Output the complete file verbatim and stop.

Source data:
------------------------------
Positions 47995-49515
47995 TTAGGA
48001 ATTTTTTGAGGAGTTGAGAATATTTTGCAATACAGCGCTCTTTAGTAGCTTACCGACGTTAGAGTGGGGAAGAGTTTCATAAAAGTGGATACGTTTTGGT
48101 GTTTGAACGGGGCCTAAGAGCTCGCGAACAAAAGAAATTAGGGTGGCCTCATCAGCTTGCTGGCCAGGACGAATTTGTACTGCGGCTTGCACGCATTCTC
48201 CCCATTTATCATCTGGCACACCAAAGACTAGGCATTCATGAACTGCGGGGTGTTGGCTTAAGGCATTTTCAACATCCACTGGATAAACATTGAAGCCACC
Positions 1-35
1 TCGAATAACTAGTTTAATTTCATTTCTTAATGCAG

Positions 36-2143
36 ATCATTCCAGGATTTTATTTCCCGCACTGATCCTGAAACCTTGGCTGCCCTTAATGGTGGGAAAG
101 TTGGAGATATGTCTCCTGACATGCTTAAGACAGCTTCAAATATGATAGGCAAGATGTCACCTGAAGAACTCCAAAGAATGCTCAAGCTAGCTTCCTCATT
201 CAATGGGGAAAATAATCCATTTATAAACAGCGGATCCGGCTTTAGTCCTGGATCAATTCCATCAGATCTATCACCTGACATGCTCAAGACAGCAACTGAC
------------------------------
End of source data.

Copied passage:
Positions 47995-49515
47995 TTAGGA
48001 ATTTTTTGAGGAGTTGAGAATATTTTGCAATACAGCGCTCTTTAGTAGCTTACCGACGTTAGAGTGGGGAAGAGTTTCATAAAAGTGGATACGTTTTGGT
48101 GTTTGAACGGGGCCTAAGAGCTCGCGAACAAAAGAAATTAGGGTGGCCTCATCAGCTTGCTGGCCAGGACGAATTTGTACTGCGGCTTGCACGCATTCTC
48201 CCCATTTATCATCTGGCACACCAAAGACTAGGCATTCATGAACTGCGGGGTGTTGGCTTAAGGCATTTTCAACATCCACTGGATAAACATTGAAGCCACC
Positions 1-35
1 TCGAATAACTAGTTTAATTTCATTTCTTAATGCAG

Positions 36-2143
36 ATCATTCCAGGATTTTATTTCCCGCACTGATCCTGAAACCTTGGCTGCCCTTAATGGTGGGAAAG
101 TTGGAGATATGTCTCCTGACATGCTTAAGACAGCTTCAAATATGATAGGCAAGATGTCACCTGAAGAACTCCAAAGAATGCTCAAGCTAGCTTCCTCATT
201 CAATGGGGAAAATAATCCATTTATAAACAGCGGATCCGGCTTTAGTCCTGGATCAATTCCATCAGATCTATCACCTGACATGCTCAAGACAGCAACTGAC